Libby officials hold fast to graduation plans
Despite mounting pressure to loosen restrictions surrounding high school graduation, Superintendent Craig Barringer said the Libby Public School District would keep the cap on the number of tickets given to each senior at four.
“We went from no graduation to a marginal graduation ceremony … and understandably people want to expand that,” he told members of the Libby Public School Board on May 11.
Although the COVID-19 pandemic and associated government restrictions left many end-of-year school events cancelled or delayed, district officials have stressed the importance of celebrating graduation one way or another. Earlier this year, Barringer described it as a milestone that teachers and administrators have been preparing students to reach for 13 years — and one not to be taken lightly.
Administrators last week unveiled plans for a circumspect graduation on May 30. The proposal calls for using the Libby High School football field and track. Rather than rows of students seated before a podium, officials will spread the teenagers out along the track to maintain social distancing guidelines.
A stage will play host to, at most, four people, including the class valedictorian and salutatorian.
And, apparently contentiously, each graduating senior will receive four tickets to disperse among friends and family. Each set of a student’s well wishers would be grouped together on the football field’s bleachers in fours with adequate spacing between clusters of onlookers.
Administrators have partnered with NFHS Network to live stream the celebration online for those who cannot secure tickets.
Barringer told the school board that since the district announced the restrictions — a flyer was posted to social media last week — parents had lobbied him to allow more attendees.
“I’ve been contacted a few times and asked, ‘Why four tickets? Why not six? Why not eight?’ We went by Lincoln County’s guidelines,” he said. “Four was the number we could get into the bleachers and adhere to all the separation guidelines.”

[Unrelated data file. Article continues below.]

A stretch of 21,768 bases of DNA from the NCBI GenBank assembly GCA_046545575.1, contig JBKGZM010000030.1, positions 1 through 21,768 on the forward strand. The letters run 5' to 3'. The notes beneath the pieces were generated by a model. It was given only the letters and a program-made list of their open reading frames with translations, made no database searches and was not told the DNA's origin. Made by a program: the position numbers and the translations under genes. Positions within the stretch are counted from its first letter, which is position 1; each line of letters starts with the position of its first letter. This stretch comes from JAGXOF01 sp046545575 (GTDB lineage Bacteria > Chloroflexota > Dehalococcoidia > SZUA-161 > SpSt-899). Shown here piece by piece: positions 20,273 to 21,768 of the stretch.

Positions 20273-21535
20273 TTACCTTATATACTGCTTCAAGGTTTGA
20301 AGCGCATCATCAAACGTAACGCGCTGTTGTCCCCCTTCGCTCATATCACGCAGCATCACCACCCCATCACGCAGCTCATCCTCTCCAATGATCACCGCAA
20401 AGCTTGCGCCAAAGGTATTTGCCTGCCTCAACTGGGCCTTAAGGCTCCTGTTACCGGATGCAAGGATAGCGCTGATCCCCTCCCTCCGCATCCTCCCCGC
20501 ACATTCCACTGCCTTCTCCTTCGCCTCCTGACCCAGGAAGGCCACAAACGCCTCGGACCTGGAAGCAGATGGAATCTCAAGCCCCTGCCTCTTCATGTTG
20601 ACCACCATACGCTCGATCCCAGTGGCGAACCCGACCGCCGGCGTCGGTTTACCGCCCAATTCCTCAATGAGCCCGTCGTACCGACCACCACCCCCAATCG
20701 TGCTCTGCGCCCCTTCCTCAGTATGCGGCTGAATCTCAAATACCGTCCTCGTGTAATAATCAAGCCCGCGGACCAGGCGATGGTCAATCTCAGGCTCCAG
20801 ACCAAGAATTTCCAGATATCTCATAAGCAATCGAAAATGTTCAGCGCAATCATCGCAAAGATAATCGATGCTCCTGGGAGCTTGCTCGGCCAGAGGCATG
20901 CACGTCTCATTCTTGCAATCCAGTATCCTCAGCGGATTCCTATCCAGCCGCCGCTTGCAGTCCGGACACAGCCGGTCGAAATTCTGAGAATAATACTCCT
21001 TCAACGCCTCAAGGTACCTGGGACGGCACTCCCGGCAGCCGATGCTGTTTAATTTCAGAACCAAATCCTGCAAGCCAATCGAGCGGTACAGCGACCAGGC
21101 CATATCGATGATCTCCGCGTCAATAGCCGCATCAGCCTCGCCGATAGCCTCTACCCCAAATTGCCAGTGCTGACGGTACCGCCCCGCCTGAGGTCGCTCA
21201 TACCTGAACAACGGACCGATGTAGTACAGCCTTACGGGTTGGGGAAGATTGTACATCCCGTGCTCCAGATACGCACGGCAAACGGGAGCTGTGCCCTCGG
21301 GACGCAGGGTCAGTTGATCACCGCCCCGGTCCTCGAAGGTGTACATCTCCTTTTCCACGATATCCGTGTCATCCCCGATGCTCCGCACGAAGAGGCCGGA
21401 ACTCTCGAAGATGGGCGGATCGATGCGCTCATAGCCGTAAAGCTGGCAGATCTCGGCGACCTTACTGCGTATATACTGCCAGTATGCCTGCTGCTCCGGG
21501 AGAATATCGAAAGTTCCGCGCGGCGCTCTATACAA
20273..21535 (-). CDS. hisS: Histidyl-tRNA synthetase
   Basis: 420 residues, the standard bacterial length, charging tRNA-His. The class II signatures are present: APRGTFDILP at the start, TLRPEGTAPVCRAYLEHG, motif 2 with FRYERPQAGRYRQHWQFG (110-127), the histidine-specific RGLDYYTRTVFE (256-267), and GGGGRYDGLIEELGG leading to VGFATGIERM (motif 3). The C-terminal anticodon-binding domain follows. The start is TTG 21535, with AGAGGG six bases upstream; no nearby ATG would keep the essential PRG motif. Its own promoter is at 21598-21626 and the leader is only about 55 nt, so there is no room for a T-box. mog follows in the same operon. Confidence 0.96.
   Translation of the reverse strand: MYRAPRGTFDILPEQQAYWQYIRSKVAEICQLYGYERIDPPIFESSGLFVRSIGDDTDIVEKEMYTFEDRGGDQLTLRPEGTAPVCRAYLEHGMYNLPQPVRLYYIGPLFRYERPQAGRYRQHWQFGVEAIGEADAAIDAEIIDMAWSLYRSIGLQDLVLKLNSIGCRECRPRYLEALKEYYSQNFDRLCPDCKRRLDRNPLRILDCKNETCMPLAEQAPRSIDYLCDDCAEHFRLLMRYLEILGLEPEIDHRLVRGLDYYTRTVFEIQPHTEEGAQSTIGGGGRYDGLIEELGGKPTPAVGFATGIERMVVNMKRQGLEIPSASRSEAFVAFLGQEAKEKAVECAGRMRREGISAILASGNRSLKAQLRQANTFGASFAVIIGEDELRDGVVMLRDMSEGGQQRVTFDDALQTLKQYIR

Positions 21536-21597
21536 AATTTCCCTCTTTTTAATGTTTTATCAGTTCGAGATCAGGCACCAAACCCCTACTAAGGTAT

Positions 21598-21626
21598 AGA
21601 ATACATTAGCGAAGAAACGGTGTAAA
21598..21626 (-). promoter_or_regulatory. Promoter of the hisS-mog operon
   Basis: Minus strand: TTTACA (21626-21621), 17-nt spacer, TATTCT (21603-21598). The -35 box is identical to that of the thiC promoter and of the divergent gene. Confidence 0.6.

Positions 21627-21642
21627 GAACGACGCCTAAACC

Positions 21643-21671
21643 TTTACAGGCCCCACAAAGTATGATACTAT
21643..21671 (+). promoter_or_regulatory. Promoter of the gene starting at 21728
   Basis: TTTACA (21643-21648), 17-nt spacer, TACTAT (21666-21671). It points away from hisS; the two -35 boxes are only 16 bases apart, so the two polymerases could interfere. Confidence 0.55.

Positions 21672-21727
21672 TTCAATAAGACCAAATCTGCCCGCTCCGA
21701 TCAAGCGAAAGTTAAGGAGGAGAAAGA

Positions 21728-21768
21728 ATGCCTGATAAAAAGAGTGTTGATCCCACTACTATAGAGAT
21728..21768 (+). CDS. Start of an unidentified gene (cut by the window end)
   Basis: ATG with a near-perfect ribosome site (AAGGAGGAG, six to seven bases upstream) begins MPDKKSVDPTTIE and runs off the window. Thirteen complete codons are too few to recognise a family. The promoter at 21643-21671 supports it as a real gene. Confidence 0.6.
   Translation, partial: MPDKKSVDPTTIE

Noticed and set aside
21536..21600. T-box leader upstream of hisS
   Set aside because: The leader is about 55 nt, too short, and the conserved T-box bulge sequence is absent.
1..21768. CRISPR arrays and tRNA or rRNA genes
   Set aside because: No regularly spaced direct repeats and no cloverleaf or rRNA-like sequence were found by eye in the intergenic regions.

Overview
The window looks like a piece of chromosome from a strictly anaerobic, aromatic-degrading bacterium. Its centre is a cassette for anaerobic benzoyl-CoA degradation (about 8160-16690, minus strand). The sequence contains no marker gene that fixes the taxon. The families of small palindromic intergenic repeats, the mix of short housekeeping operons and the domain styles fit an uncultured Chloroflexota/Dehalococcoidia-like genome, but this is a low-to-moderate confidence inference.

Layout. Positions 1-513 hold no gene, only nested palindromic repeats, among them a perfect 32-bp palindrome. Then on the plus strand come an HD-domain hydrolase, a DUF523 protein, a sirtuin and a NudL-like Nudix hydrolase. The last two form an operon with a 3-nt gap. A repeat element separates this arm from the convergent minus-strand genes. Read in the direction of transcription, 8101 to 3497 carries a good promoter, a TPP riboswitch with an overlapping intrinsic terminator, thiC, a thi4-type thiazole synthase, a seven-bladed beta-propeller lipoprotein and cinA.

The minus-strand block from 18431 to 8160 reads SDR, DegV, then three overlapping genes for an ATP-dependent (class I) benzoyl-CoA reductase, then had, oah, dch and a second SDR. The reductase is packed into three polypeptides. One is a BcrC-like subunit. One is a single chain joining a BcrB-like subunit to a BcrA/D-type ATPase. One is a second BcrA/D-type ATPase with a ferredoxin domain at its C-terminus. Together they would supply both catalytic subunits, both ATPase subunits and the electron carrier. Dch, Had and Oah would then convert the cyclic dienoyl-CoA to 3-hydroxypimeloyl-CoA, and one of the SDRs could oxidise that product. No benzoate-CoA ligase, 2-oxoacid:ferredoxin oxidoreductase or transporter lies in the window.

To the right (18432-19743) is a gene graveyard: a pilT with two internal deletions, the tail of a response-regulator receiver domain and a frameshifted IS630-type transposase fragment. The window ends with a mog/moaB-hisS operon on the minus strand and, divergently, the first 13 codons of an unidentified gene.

School Board member Alida Leigh reported already hearing about families negotiating with one another for extra tickets.
Even if that’s the case, onlookers would need to be sorted into groups of four to meet the state and county guidelines, said Jim Germany, assistant principal of the Libby Middle High School.
“By rule, you can’t be sitting six people in a group and two in a group,” Germany said.
But, outside of verifying identifications at the gate, there is no way to prevent families from swapping tickets.
“I’m not checking IDs,” Germany said. “If they’re going to do something out in the parking lot, that’s on them.”
One option to expand the audience size would be to open up both sets of bleachers, although spectators on the far side would not have a view of the ceremony, Germany said. Another would be to have people line up along the fence.
But Germany and Barringer also expressed concerns about entry and exit from the facility even with the limited number of onlookers. While they can stagger entry, it will be difficult keeping people leaving six feet from one another.
“We have to be sure we can manage what we do have,” Barringer said.
Barringer also said that the plan adopted by the district would remain in place regardless of outside pressure and despite any further easing of social gatherings by Helena.
“We’re three weeks out. We’ve got a schedule. We’re going to go with that schedule,” he said. “If the world opens up, we’re going with four [tickets per student].”